There’s lots to please the eye, ear, and mind in the current issue of the Transactions that I edit, TOCHI Issue 23:1.
And I mean that not only figuratively—in terms of nourishing the intellect—but quite literally, in terms of those precious few cubic centimeters of private terrain residing inside our own skulls.
Because brain-computer interaction (BCI) forms a major theme of Issue 23:1. The possibility of sensing aspects of human perception, cognition, and physiological states has long fascinated me—indeed, the very term “brain-computer interaction” resonates with the strongest memes that science fiction visionaries can dish up—yet this topic confronts us with a burgeoning scientific literature.
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The first of these articles presents an empirical study of phasic brain wave changes as a direct indicator of programmer expertise.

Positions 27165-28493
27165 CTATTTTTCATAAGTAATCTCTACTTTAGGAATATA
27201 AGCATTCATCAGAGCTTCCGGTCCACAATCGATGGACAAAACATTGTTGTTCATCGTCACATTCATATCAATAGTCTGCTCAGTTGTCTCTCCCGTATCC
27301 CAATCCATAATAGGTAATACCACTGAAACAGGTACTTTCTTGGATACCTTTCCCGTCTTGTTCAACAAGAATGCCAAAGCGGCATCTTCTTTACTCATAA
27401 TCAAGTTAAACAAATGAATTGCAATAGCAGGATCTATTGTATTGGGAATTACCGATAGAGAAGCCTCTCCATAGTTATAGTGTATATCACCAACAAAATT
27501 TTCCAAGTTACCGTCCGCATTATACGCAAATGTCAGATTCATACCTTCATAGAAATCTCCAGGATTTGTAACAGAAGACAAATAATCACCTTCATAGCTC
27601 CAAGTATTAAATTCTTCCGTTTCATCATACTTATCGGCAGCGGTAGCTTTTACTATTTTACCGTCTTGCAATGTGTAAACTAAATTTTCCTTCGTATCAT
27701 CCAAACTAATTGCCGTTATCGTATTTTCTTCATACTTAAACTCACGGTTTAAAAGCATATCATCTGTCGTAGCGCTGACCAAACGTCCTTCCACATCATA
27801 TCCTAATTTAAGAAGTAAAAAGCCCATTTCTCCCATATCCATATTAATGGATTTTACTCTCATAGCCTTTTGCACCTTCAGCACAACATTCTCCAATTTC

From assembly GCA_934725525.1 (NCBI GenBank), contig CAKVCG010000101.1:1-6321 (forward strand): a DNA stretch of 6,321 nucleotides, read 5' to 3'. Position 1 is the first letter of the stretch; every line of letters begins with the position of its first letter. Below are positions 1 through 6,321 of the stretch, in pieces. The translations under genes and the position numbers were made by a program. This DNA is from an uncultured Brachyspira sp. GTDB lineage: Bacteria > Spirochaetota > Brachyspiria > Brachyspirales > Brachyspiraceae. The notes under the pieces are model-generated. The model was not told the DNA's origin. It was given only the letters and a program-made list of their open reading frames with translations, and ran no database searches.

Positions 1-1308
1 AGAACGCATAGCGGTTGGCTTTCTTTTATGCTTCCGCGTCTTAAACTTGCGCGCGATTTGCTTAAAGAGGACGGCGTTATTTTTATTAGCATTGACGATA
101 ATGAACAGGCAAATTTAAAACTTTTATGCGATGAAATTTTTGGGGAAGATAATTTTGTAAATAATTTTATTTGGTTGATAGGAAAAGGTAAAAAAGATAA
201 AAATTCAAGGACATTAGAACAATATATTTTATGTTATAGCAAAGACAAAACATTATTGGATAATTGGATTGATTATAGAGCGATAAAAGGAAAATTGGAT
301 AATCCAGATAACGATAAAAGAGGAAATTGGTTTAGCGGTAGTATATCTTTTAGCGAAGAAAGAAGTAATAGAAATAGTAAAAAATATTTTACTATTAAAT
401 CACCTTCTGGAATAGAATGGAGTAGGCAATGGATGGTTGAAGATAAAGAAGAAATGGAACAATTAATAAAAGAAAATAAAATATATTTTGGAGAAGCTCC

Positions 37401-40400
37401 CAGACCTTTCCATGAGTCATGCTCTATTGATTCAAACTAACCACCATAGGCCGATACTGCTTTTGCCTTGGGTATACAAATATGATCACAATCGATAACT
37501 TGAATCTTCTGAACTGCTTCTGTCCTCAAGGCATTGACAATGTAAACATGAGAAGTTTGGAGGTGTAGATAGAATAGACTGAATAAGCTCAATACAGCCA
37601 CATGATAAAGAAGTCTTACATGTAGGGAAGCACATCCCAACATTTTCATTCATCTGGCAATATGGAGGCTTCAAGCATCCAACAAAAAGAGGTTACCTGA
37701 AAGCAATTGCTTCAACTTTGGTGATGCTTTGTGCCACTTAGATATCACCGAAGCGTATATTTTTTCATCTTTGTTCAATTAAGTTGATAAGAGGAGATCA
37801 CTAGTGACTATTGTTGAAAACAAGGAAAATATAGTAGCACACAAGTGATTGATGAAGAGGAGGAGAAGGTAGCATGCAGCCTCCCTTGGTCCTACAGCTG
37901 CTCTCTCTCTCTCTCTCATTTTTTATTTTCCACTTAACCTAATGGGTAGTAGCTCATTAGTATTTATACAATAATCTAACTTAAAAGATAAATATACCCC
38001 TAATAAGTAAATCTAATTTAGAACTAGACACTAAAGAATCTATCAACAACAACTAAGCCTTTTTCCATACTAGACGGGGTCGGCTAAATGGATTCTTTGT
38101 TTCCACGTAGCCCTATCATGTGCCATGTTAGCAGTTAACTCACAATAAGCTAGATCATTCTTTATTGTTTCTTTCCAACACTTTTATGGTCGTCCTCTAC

It makes a strong case that EEG-based measures of cognitive load, as it relates to expertise, can be observed directly (rather than through subjective assessments) and accurately measured when specifically applied to program comprehension tasks.
By deepening our ability to understand and to quantify expertise, the paper makes significant inroads on this challenging problem.
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The second BCI article explores ways to increase user motivation through tangible manipulation of objects and implicit physiological interaction, in the context of sound generation and control.
The work takes an original tack on the topic by combining explicit gestural interaction, via the tangible aspects, with implicit sensing of biosignals, thus forging an intriguing hybrid of multiple modalities.
In my view such combinations may very well be a hallmark of future, more enlightened approaches to interaction design—as opposed to slapping a touchscreen with “natural” gestures on any sorry old device we decide to churn out, and calling it a day.